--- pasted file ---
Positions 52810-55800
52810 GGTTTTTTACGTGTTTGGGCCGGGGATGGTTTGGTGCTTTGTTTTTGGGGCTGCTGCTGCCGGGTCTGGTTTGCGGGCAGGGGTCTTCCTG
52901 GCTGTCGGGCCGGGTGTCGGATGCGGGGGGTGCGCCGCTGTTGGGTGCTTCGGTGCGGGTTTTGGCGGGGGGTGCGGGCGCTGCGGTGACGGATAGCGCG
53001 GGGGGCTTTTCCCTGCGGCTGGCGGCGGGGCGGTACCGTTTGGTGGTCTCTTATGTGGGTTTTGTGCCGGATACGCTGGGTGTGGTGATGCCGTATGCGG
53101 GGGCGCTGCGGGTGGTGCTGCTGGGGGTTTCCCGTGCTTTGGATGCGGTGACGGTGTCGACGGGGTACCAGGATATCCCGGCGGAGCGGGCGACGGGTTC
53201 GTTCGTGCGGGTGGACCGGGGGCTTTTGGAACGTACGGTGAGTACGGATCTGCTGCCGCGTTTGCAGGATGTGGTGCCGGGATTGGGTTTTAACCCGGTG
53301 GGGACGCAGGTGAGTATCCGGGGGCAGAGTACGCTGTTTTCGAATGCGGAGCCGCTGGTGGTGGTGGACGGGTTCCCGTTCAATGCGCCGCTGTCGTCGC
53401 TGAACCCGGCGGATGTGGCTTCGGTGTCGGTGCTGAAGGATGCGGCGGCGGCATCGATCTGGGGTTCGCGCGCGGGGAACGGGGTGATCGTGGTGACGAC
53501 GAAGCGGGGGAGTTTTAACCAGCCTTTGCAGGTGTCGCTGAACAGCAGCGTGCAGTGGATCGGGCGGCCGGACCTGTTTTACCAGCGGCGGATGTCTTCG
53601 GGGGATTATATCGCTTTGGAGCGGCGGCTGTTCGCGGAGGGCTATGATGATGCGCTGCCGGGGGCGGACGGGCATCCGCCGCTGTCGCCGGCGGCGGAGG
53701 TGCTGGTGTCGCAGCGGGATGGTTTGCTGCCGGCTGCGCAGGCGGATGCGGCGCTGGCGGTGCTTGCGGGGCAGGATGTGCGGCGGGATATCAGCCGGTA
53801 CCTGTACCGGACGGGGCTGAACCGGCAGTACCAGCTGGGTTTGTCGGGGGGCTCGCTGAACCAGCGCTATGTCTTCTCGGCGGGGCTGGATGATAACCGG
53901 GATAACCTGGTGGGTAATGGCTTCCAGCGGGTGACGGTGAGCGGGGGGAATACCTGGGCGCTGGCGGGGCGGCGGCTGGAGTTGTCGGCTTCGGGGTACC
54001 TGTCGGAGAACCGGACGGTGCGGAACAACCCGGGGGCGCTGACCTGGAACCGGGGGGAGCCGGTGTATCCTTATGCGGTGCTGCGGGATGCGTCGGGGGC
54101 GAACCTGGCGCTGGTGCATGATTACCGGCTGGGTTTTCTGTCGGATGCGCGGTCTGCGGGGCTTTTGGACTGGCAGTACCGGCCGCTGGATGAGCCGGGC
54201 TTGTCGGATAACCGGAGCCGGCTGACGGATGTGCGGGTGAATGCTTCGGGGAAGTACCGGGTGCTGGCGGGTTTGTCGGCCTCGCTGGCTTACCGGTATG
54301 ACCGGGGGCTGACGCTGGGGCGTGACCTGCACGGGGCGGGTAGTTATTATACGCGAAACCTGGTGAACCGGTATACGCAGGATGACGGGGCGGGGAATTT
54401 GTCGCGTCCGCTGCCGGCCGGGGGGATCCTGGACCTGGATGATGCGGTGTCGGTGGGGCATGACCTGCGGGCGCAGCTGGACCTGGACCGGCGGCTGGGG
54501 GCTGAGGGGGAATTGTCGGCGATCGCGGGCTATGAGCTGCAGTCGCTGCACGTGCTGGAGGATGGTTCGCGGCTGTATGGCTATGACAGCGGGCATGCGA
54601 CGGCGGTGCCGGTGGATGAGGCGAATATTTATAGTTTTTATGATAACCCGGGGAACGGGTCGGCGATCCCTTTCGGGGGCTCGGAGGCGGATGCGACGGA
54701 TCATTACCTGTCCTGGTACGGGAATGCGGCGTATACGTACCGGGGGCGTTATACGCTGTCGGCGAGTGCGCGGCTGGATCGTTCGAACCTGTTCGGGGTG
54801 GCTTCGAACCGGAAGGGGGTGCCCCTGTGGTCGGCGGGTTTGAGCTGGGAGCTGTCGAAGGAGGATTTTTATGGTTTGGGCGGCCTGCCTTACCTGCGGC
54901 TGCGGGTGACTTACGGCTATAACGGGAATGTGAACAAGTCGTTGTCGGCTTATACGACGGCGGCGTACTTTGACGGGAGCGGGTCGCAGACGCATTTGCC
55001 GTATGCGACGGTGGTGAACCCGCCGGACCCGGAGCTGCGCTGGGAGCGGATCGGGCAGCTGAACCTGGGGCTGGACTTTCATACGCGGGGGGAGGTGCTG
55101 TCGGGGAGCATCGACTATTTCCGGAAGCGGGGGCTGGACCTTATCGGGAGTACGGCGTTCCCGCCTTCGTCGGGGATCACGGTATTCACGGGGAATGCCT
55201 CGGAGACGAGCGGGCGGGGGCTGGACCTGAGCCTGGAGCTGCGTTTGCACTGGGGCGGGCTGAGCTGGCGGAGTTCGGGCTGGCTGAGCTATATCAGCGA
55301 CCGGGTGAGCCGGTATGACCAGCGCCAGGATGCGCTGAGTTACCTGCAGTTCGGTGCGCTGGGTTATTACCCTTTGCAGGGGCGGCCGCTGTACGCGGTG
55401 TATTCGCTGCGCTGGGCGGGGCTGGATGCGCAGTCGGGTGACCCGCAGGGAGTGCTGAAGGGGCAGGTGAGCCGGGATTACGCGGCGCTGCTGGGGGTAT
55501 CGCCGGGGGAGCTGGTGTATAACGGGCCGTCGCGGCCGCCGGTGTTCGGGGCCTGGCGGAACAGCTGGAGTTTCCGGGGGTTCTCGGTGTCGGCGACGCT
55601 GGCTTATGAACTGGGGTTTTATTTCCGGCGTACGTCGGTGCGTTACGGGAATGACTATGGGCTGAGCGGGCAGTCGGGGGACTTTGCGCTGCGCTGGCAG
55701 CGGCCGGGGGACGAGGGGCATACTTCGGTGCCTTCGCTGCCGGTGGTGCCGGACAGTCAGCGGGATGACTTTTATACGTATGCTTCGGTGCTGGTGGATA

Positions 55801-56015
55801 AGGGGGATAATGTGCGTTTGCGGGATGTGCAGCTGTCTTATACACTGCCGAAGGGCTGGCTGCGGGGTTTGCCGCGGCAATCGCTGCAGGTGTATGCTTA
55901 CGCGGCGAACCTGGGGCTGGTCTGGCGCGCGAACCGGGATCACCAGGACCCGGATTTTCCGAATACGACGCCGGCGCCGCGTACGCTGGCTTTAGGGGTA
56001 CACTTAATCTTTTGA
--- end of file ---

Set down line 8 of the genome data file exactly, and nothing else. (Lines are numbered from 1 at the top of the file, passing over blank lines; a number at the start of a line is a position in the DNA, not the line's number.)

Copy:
53401 TGAACCCGGCGGATGTGGCTTCGGTGTCGGTGCTGAAGGATGCGGCGGCGGCATCGATCTGGGGTTCGCGCGCGGGGAACGGGGTGATCGTGGTGACGAC